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I think we've already started to move away a bit from high intensity. A couple of years ago we ran faster and further than every other team but I bet we're no longer anywhere near the top of the "running league". And I remember Jurgen saying something a  few weeks ago about how we've made adjustments to Trent's game to protect him (not that it seems to have worked). 

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13 minutes ago, aws said:

I think we've already started to move away a bit from high intensity. A couple of years ago we ran faster and further than every other team but I bet we're no longer anywhere near the top of the "running league". And I remember Jurgen saying something a  few weeks ago about how we've made adjustments to Trent's game to protect him (not that it seems to have worked). 

well even when we were supposedly top of the running league, we were only about 8th in that table! but i don't think it is just about us, it's everyone. I think some of the intensity of klopp's system is about being smart with the pressing etc, we seem very good at identifying when to do it and when to let the other team have the ball - which is why we often looked like the most intense team, but didn't do the most running. but i don't think there's a doubt we push the players to the edge of physical endurance and it stands to reason something has to change. Perhaps you are right, we are already evolving, but aside from a few games this season, i don't really see that. 

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On 30/11/2020 at 13:36, johnsusername said:

The clubs are happy to keep trousering the cash. How are the owners, chairmen and chief executives squaring this circle? 

they don't give a fuck. the only time they will give a fuck is if the balance sheet calculates it costs them too much money in the damage it does to players. but the players play a part too - do you really think if they were asked to take a 25% pay cut to play 25% less games they would take it? I don't think so. Because if that was their point of view, they would be pushing the PFA to drive down the number of games.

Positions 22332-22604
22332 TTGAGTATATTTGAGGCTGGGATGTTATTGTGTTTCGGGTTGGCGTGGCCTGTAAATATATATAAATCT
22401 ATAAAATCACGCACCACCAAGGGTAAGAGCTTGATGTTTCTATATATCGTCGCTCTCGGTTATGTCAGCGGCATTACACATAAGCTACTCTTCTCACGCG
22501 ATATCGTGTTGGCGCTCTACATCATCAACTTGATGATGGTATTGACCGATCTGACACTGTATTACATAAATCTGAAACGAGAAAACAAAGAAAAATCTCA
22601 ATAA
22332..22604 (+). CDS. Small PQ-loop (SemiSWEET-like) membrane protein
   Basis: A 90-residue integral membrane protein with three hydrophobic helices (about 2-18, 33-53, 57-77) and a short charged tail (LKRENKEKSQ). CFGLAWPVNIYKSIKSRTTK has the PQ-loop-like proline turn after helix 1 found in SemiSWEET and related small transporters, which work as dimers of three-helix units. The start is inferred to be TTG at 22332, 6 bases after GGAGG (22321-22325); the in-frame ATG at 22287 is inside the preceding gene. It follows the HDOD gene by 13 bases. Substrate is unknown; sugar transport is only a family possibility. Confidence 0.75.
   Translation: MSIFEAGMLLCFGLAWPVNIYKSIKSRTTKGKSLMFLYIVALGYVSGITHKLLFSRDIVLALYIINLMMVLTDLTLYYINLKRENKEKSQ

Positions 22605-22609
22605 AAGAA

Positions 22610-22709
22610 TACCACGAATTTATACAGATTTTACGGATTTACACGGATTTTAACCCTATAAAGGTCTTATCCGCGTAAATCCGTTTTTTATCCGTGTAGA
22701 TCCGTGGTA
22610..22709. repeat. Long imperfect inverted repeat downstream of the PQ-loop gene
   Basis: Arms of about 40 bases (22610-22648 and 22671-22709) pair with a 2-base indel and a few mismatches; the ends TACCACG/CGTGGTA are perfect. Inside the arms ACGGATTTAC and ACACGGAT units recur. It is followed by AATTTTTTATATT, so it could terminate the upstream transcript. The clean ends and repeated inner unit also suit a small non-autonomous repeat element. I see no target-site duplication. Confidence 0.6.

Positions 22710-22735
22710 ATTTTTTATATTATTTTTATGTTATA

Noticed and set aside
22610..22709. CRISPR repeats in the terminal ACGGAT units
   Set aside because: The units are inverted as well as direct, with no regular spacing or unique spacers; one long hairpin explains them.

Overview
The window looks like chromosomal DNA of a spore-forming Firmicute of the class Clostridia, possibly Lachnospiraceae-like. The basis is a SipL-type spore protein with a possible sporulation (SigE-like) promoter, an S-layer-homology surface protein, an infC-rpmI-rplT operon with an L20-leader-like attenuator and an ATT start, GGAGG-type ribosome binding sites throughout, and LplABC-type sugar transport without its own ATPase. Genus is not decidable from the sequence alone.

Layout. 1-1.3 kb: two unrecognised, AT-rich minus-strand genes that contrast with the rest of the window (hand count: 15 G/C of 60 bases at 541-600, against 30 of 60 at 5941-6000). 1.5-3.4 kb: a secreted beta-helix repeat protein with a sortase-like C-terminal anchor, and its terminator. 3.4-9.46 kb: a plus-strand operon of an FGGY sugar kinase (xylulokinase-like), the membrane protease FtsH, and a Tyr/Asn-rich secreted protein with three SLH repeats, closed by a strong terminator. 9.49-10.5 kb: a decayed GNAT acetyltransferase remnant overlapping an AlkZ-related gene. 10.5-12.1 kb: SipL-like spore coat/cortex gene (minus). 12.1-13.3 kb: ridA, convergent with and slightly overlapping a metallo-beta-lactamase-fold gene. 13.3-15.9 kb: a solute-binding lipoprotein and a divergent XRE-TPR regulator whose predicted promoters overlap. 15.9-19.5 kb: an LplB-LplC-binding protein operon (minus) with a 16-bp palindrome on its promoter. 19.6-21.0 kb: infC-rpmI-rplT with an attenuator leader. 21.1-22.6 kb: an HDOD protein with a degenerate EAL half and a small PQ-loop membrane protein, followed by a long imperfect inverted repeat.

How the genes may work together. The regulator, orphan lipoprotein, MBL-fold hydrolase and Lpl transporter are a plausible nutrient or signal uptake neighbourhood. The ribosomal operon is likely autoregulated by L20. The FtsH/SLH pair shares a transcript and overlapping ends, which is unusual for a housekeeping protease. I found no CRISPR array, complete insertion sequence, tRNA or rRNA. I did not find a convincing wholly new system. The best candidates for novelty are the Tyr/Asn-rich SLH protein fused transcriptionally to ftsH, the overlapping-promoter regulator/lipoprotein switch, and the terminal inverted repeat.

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50 minutes ago, Jimmy Hills Chin said:

Maybe if a few players fucked off the internationals they’d make it a bit easier on themselves.

We need to find a way to funnel money into fa's in order to reduce the number of irrelevant international fixtures that exist for no other reason than to fund the fa, there's no sporting reason for most of it. 

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21 minutes ago, Barrington Womble said:

We need to find a way to funnel money into fa's in order to reduce the number of irrelevant international fixtures that exist for no other reason than to fund the fa, there's no sporting reason for most of it. 

A good idea in theory but you’d have to nail them down with the number of games. Probably wouldn’t be an option with them although it would give the Ingurland knobheads something else to gammon about.

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14 minutes ago, Jimmy Hills Chin said:

A good idea in theory but you’d have to nail them down with the number of games. Probably wouldn’t be an option with them although it would give the Ingurland knobheads something else to gammon about.

Deffo. I'd start with scrapping all in-season internationals. I'd just allocated them 6 weeks or whatever at the end of each season. Over which time the players can't play more than twice in any 8 day period. If they want to more matches, fine, but each player doesn't get flogged to achieve it, they need a bigger pool of players. How they structure the tournament's for those windows to achieve both the financial needs and the sport is up to them, it's unrecognisable from what I grew up with anyway, so I see no issue in restructuring. But I see no need for these over engineered qualifying rounds we have today. Save the matches and the players legs. 

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26 minutes ago, Barrington Womble said:

Deffo. I'd start with scrapping all in-season internationals. I'd just allocated them 6 weeks or whatever at the end of each season. Over which time the players can't play more than twice in any 8 day period. If they want to more matches, fine, but each player doesn't get flogged to achieve it, they need a bigger pool of players. How they structure the tournament's for those windows to achieve both the financial needs and the sport is up to them, it's unrecognisable from what I grew up with anyway, so I see no issue in restructuring. But I see no need for these over engineered qualifying rounds we have today. Save the matches and the players legs. 

The problem that we have is we’re dealing with dickheads. You only have to go on the likes of this forum and get a snapshot of ways to improve the game but the soft cunts in charge can’t see past their wallets.